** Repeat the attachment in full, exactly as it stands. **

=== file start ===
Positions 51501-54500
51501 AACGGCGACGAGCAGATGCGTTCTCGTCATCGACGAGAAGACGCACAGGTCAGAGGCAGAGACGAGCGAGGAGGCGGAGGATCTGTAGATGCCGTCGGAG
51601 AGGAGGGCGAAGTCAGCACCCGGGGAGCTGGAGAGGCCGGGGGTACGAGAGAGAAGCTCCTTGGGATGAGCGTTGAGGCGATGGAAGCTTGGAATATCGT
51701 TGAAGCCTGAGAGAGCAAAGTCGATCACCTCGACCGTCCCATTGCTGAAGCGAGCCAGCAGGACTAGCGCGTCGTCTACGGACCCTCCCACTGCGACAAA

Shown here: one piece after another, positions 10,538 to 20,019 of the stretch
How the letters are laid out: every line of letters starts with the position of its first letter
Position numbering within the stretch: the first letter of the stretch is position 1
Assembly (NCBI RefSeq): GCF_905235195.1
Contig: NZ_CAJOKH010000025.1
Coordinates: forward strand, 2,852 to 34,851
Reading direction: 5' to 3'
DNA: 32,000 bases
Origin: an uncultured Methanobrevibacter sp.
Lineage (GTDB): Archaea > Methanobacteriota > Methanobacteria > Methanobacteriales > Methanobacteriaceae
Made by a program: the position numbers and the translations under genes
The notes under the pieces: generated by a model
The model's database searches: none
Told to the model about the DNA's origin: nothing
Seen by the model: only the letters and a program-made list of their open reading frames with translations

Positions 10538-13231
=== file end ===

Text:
Positions 51501-54500
51501 AACGGCGACGAGCAGATGCGTTCTCGTCATCGACGAGAAGACGCACAGGTCAGAGGCAGAGACGAGCGAGGAGGCGGAGGATCTGTAGATGCCGTCGGAG
51601 AGGAGGGCGAAGTCAGCACCCGGGGAGCTGGAGAGGCCGGGGGTACGAGAGAGAAGCTCCTTGGGATGAGCGTTGAGGCGATGGAAGCTTGGAATATCGT
51701 TGAAGCCTGAGAGAGCAAAGTCGATCACCTCGACCGTCCCATTGCTGAAGCGAGCCAGCAGGACTAGCGCGTCGTCTACGGACCCTCCCACTGCGACAAA

Shown here: one piece after another, positions 10,538 to 20,019 of the stretch
How the letters are laid out: every line of letters starts with the position of its first letter
Position numbering within the stretch: the first letter of the stretch is position 1
Assembly (NCBI RefSeq): GCF_905235195.1
Contig: NZ_CAJOKH010000025.1
Coordinates: forward strand, 2,852 to 34,851
Reading direction: 5' to 3'
DNA: 32,000 bases
Origin: an uncultured Methanobrevibacter sp.
Lineage (GTDB): Archaea > Methanobacteriota > Methanobacteria > Methanobacteriales > Methanobacteriaceae
Made by a program: the position numbers and the translations under genes
The notes under the pieces: generated by a model
The model's database searches: none
Told to the model about the DNA's origin: nothing
Seen by the model: only the letters and a program-made list of their open reading frames with translations

Positions 10538-13231